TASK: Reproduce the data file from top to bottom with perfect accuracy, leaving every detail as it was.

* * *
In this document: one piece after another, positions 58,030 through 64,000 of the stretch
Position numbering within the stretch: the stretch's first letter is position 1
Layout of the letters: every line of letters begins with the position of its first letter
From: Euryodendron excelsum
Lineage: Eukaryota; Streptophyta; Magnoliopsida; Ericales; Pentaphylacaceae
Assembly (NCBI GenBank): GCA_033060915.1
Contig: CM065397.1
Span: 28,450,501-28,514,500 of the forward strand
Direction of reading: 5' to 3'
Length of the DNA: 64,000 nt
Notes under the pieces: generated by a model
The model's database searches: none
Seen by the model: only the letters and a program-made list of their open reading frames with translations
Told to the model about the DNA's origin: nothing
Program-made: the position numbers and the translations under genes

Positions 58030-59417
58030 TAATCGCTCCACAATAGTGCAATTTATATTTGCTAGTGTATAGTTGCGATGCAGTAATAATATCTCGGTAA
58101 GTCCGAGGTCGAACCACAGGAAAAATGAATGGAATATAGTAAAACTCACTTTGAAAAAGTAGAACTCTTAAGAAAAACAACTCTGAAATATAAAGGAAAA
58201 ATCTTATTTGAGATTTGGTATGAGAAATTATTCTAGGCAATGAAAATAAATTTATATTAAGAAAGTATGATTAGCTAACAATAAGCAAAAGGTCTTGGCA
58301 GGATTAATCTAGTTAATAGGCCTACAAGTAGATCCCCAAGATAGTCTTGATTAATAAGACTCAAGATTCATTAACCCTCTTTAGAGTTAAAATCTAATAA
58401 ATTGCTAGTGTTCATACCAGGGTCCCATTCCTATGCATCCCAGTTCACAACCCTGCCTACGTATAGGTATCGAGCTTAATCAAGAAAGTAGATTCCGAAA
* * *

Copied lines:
In this document: one piece after another, positions 58,030 through 64,000 of the stretch
Position numbering within the stretch: the stretch's first letter is position 1
Layout of the letters: every line of letters begins with the position of its first letter
From: Euryodendron excelsum
Lineage: Eukaryota; Streptophyta; Magnoliopsida; Ericales; Pentaphylacaceae
Assembly (NCBI GenBank): GCA_033060915.1
Contig: CM065397.1
Span: 28,450,501-28,514,500 of the forward strand
Direction of reading: 5' to 3'
Length of the DNA: 64,000 nt
Notes under the pieces: generated by a model
The model's database searches: none
Seen by the model: only the letters and a program-made list of their open reading frames with translations
Told to the model about the DNA's origin: nothing
Program-made: the position numbers and the translations under genes

Positions 58030-59417
58030 TAATCGCTCCACAATAGTGCAATTTATATTTGCTAGTGTATAGTTGCGATGCAGTAATAATATCTCGGTAA
58101 GTCCGAGGTCGAACCACAGGAAAAATGAATGGAATATAGTAAAACTCACTTTGAAAAAGTAGAACTCTTAAGAAAAACAACTCTGAAATATAAAGGAAAA
58201 ATCTTATTTGAGATTTGGTATGAGAAATTATTCTAGGCAATGAAAATAAATTTATATTAAGAAAGTATGATTAGCTAACAATAAGCAAAAGGTCTTGGCA
58301 GGATTAATCTAGTTAATAGGCCTACAAGTAGATCCCCAAGATAGTCTTGATTAATAAGACTCAAGATTCATTAACCCTCTTTAGAGTTAAAATCTAATAA
58401 ATTGCTAGTGTTCATACCAGGGTCCCATTCCTATGCATCCCAGTTCACAACCCTGCCTACGTATAGGTATCGAGCTTAATCAAGAAAGTAGATTCCGAAA